Sixty million Americans deal with this uncomfortable sensation at least once a month — heartburn. It's not only painful, but can be life-altering, or even deadly if ignored. No wonder that heartburn and other gastrointestinal medications are among the most popular drugs on the market. But these “miracle drugs” are far from perfect; some patients report mixed results and long-term side effects.
For patients who don't get relief from medication, their gastroenterologists are turning to psychologists for help. Hypnotherapy can be an effective treatment for heartburn and other stomach conditions. It's a powerful alternative treatment, backed with plenty of scientific evidence, that is increasingly being offered at the nation’s leading medical centers.
“There's a robust amount of literature behind hypnotherapy beginning in the 1980s,” said Laurie Keefer, Ph.D, director of psychosocial research at the Icahn School of Medicine at Mount Sinai. “We've really taken to calling it brain-gut therapy."
Hypnosis, which exploits the relationship between the mind and digestive system, can also help with conditions like GERD and the inflammatory bowel diseases, Crohn's disease and ulcerative colitis. Untreated GERD has been linked to esophageal cancer.
Amber Ponticelli, 35, started having digestive problems in 2007. Initially, she only felt dizzy and weak in the morning, but soon developed severe abdominal pain. Unable to eat or drink for months, she lost 20 pounds and was ultimately left bedridden. After seeing multiple gastroenterologists at leading medical institutions, she was eventually diagnosed with a genetic condition that is associated with many GI symptoms.
“I thought I was dying. I had to quit my job and ended up moving to the city with my boyfriend just to be closer to the doctors I was seeing in the city,” Ponticelli told NBC News.
Let our news meet your inbox. The news and stories that matters, delivered weekday mornings.
After traditional treatment like medications and lifestyle changes, a wary Ponticelli was referred to Keefer for a hypnotherapy session.
Hypnosis uses progressive relaxation techniques through suggestions of calming imagery and sensations. Patients are able to concentrate on improving their symptoms which often range from abdominal pain and constipation to diarrhea and bloating. For the therapy to be effective it takes a series of eight or more visits and some homework is required of the patient, like listening to tapes at home. The treatment is covered by most insurance plans and cost for each visit ranges between $100 and $150.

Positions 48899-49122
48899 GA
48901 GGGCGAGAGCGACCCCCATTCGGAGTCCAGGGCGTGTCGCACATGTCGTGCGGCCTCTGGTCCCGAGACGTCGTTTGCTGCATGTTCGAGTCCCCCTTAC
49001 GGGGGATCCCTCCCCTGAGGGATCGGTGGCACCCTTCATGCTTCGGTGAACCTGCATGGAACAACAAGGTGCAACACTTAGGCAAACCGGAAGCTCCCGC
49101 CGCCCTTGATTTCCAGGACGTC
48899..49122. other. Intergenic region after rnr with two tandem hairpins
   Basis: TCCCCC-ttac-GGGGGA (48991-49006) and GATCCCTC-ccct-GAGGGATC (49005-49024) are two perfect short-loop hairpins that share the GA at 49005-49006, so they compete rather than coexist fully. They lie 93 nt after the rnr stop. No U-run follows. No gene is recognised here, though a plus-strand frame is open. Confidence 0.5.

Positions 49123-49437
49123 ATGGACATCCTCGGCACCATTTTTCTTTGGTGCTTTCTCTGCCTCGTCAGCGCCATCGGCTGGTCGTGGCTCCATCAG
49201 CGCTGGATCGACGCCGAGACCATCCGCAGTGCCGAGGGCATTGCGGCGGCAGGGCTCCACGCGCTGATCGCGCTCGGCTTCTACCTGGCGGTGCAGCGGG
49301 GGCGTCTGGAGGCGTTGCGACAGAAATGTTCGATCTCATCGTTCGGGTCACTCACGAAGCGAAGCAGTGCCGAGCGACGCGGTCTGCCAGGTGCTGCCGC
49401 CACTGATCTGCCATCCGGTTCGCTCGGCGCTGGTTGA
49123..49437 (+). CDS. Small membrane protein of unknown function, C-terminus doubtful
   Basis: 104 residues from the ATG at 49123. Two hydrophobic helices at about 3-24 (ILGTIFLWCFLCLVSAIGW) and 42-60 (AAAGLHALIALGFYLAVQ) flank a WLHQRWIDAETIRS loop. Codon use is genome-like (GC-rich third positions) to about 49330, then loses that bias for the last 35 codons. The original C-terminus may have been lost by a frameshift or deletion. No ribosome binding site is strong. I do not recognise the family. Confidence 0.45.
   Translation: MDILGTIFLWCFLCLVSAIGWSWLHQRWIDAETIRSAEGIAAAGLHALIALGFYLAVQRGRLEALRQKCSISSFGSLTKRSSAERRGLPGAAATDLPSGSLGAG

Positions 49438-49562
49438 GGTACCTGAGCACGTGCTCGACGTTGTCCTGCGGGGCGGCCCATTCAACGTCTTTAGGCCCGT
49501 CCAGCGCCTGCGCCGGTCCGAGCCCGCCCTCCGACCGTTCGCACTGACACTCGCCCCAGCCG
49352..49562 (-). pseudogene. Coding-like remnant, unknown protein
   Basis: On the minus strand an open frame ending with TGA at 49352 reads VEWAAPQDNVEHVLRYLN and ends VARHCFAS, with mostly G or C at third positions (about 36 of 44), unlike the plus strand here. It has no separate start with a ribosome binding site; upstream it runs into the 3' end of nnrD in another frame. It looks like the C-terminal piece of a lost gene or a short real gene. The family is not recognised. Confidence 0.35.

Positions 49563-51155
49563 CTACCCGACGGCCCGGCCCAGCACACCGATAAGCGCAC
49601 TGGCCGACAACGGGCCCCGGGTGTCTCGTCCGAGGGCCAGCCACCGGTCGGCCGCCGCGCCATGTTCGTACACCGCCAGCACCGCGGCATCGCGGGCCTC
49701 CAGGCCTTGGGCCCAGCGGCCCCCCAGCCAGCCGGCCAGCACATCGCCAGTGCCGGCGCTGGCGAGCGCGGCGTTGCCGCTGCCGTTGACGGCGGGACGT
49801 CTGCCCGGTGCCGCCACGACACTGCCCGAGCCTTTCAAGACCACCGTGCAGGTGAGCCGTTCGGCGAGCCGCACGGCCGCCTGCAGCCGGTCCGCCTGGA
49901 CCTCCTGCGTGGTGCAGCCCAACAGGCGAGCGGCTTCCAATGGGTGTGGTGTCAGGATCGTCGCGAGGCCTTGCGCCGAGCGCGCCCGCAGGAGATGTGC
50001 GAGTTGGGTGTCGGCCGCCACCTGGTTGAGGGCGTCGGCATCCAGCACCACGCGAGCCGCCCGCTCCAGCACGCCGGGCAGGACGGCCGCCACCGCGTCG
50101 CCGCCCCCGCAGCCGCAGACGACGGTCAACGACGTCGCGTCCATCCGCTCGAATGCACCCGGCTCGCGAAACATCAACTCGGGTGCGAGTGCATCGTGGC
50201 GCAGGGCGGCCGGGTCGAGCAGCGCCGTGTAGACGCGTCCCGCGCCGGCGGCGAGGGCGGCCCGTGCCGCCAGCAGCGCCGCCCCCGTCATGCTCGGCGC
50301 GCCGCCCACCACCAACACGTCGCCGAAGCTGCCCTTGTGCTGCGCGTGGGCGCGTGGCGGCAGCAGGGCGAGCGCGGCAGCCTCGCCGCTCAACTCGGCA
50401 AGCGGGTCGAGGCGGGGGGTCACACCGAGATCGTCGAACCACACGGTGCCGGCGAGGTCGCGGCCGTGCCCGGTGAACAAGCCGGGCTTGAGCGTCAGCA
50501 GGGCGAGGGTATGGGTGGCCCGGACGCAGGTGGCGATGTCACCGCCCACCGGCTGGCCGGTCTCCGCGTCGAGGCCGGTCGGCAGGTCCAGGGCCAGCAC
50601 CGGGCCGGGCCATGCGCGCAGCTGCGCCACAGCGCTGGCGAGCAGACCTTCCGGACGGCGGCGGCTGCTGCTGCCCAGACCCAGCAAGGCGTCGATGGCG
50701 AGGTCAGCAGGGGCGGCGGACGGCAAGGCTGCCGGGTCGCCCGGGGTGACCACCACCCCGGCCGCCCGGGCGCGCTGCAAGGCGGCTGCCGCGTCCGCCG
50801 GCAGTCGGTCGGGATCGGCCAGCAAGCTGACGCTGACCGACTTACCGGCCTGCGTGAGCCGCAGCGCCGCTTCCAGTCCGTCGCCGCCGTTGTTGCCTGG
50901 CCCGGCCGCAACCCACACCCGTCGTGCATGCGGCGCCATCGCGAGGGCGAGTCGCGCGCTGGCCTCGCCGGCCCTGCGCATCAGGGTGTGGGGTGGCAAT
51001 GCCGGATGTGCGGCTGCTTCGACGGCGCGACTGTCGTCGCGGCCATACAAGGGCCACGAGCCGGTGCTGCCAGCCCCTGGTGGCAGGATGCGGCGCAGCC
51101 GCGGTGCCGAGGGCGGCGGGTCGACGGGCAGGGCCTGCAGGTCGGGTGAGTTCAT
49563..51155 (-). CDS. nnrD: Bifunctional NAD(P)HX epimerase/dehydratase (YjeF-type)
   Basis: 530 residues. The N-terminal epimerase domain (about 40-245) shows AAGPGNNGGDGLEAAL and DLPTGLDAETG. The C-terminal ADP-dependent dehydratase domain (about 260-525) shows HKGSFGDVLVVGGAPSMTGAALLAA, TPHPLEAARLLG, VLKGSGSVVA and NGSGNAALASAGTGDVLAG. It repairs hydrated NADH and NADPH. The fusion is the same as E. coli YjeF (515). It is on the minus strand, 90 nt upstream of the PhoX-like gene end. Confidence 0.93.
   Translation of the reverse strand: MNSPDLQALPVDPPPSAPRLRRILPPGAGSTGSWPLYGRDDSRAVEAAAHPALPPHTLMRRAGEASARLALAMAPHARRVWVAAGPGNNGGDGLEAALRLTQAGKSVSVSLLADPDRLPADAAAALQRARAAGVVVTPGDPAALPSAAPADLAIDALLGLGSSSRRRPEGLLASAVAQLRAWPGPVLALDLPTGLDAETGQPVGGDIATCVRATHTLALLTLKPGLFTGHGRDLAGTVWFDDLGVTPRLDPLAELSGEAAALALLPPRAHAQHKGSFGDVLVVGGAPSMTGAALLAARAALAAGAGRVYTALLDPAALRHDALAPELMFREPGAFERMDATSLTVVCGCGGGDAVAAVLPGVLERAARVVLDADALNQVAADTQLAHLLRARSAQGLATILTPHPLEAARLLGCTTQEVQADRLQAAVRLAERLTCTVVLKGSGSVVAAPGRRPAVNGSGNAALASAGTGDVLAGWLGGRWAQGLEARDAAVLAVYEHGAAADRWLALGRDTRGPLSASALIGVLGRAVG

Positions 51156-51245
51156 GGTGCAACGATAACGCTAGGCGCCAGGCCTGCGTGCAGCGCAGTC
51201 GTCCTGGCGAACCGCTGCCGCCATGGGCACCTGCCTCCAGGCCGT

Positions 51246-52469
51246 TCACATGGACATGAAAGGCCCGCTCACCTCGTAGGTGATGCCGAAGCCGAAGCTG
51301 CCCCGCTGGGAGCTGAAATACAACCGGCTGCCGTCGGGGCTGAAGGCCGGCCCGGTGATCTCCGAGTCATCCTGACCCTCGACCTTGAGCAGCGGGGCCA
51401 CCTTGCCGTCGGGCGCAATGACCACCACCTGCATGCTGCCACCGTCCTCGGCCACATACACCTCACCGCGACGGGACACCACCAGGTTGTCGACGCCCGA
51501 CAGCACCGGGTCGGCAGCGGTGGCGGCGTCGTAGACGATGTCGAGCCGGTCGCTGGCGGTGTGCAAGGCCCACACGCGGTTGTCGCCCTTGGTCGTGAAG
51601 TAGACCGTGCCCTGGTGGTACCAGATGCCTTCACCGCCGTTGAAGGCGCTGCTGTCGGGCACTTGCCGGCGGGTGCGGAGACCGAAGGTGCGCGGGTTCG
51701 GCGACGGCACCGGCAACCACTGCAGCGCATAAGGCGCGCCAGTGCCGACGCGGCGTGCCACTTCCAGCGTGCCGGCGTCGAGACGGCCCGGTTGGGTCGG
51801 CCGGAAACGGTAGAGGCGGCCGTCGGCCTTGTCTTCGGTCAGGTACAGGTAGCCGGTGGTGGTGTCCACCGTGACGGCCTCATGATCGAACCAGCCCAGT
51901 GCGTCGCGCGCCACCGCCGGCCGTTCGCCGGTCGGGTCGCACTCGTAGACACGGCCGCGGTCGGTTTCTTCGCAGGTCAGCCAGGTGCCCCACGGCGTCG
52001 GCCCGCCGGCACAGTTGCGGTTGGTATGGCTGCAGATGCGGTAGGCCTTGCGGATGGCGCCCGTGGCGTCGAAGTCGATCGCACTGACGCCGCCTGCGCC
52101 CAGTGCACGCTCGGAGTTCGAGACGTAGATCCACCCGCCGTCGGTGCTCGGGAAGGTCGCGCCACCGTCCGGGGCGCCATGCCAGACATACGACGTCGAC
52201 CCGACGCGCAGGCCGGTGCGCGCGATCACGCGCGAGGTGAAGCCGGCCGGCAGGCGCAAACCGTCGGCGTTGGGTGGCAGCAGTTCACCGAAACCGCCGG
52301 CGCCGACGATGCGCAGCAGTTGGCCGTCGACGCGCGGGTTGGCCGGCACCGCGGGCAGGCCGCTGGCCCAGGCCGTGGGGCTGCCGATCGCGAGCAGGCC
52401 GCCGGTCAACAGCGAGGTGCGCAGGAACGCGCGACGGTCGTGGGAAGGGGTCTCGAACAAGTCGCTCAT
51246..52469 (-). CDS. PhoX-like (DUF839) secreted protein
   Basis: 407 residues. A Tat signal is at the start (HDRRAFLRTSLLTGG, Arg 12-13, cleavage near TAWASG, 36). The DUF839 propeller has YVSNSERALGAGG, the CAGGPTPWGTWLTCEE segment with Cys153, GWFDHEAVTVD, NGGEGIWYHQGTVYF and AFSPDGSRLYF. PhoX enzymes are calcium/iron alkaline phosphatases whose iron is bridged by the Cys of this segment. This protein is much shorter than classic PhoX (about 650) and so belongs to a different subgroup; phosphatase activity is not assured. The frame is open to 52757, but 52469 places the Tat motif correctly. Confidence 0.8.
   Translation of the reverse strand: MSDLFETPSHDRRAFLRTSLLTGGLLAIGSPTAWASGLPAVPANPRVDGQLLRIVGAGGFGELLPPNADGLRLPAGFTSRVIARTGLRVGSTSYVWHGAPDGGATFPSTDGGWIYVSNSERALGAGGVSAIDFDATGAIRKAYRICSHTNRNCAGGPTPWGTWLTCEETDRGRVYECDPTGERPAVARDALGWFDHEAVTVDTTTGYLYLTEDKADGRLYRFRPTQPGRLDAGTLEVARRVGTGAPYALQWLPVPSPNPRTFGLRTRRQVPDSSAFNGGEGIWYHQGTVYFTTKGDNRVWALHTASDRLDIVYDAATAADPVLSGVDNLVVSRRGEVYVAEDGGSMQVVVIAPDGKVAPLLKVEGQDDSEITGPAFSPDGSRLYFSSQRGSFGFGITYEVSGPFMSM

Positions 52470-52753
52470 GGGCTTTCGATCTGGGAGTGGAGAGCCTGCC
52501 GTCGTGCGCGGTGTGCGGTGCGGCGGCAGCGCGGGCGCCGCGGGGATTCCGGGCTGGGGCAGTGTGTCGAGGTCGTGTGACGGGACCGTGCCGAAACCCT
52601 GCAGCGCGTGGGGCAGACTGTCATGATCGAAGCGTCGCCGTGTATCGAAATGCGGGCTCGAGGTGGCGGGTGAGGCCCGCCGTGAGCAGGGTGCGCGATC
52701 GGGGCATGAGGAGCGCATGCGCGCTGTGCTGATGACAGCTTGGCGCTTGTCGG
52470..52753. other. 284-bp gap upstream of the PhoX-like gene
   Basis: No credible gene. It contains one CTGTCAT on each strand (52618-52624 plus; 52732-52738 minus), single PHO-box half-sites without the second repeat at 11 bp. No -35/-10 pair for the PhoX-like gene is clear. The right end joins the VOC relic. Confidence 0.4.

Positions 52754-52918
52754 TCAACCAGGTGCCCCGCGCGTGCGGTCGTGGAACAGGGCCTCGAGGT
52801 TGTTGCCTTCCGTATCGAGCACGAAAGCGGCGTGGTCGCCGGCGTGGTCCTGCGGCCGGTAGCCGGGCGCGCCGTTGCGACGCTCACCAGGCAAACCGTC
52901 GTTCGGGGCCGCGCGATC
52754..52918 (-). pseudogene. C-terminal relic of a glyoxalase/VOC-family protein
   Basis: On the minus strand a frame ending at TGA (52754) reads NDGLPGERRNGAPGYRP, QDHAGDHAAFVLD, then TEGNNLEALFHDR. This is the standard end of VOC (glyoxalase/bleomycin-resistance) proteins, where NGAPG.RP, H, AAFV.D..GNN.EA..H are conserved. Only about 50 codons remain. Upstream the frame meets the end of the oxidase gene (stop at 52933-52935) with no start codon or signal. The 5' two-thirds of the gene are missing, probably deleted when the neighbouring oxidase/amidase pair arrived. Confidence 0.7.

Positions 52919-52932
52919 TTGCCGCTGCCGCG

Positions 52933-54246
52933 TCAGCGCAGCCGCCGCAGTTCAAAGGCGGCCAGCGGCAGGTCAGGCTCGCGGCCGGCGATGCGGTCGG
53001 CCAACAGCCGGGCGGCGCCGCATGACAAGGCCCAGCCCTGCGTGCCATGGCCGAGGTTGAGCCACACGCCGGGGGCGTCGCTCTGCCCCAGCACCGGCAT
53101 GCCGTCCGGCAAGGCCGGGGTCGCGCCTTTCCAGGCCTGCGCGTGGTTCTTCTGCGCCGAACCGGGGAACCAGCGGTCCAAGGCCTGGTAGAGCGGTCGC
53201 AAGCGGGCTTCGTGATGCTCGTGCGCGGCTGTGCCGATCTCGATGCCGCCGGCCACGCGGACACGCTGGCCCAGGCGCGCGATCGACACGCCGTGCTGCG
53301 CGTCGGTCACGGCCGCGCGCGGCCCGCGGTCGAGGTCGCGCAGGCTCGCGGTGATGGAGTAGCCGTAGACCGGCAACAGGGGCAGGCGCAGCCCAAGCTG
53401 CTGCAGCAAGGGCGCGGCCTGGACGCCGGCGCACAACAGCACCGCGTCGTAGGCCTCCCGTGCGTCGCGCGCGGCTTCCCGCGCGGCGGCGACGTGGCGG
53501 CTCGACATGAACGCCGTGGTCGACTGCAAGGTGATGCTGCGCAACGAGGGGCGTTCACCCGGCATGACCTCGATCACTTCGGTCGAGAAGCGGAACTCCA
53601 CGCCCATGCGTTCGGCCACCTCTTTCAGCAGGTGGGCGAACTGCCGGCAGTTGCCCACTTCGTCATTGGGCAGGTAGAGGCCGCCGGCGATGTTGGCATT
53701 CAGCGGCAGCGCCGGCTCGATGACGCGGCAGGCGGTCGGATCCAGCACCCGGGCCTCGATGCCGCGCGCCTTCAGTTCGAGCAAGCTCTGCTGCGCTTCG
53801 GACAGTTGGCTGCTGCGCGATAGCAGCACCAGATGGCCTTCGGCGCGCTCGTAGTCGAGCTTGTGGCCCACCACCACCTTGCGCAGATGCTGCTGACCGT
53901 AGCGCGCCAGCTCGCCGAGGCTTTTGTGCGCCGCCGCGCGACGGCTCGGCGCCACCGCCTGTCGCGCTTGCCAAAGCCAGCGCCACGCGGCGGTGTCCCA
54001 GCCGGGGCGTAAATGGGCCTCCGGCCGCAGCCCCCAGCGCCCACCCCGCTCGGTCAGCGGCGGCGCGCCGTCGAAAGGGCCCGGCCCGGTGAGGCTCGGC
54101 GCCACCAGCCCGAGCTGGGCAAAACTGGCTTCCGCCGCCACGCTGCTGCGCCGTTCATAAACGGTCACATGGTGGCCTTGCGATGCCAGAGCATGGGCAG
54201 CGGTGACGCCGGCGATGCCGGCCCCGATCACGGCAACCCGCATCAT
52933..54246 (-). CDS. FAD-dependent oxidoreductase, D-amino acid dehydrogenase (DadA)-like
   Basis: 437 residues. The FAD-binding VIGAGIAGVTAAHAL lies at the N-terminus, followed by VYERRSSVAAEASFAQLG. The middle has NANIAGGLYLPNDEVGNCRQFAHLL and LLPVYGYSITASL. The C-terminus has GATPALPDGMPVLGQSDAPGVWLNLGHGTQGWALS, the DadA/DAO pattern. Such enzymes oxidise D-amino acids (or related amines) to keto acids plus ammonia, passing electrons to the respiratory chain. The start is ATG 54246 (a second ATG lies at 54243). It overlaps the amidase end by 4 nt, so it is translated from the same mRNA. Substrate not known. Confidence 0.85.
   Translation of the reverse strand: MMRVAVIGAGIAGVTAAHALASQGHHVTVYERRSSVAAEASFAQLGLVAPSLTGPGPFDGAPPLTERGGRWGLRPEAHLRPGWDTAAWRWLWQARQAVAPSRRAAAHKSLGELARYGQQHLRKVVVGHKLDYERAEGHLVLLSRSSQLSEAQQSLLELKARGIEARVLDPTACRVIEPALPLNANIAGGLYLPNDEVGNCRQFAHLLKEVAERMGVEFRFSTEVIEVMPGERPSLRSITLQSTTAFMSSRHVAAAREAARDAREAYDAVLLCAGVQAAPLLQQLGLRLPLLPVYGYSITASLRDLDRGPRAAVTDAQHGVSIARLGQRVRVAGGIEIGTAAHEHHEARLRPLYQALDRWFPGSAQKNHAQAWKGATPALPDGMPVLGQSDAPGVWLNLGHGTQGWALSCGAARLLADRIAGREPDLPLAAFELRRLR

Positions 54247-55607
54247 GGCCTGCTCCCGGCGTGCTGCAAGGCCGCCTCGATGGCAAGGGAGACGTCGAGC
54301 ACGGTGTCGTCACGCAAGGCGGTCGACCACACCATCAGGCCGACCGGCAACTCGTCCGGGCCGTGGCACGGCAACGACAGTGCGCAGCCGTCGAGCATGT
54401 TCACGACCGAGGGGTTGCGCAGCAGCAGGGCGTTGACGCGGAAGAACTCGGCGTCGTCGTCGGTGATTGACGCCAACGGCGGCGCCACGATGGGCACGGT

Contrary to many popular portrayals on television and in fiction, a clinical hypnotherapist does not have mind-control over the hypnotized patient. The patient is usually aware of what is happening and their surroundings, both during and after a hypnosis session. A session can be offered in-person and remotely, via a service called telemedicine.
“Telemedicine is critical because not every place in the country has somebody qualified or trained to provide this treatment, so it allows us to have a much broader reach for these very common disorders,” Keefer told NBC News.
Studies show more than three quarters of patients experience at least a 50 percent reduction in symptoms. Many are able to stop medication, including popular acid reducing drugs.
Hypnosis optimizes the brain depth function, but it's not a fix for everyone.
Approximately 15-20 percent of people can't be hypnotized, said Dr. Olaf Palsson, psychologist and professor of medicine at the University of North Carolina School of Medicine. Fortunately, patients do not have to be highly hypnotizable to benefit from gut-directed hypnotherapy, so many could find relief.
According to gastroenterologist Dr. Rajeev Jain of the American Gastroenterological Association, gut-directed hypnosis therapy can treat functional disorders of the GI tract, such as irritable bowel syndrome, where there is often a large overlay of depression and anxiety disorders. He views hypnotherapy as one form of complementary and alternative medicine (CAM). Lifestyle factors such as diet are also important and should be taken into account.
Today, Ponticelli, who lives outside of Chicago, is back to work as a Pilates instructor, and eating her favorite foods, an activity she had not enjoyed in years. She’s also eating for two. “I’m 17-and-a-half weeks along now and feel good,” said Ponticelli.
She still takes some medications, but adding hypnotherapy to her regimen has been life-changing.
“I'm extremely grateful that I'm actually doing this and I don't think I would have been able to do anything without this treatment. That's the real truth of it.”
For a list of U.S. state-licensed health professionals trained in hypnosis, click here.
Parminder Deo is an Associate Producer for NBC News, where he works for the Health & Medical Unit. He produces broadcast and digital pieces while running the social accounts for NBC News Health. He started this role in February of 2016.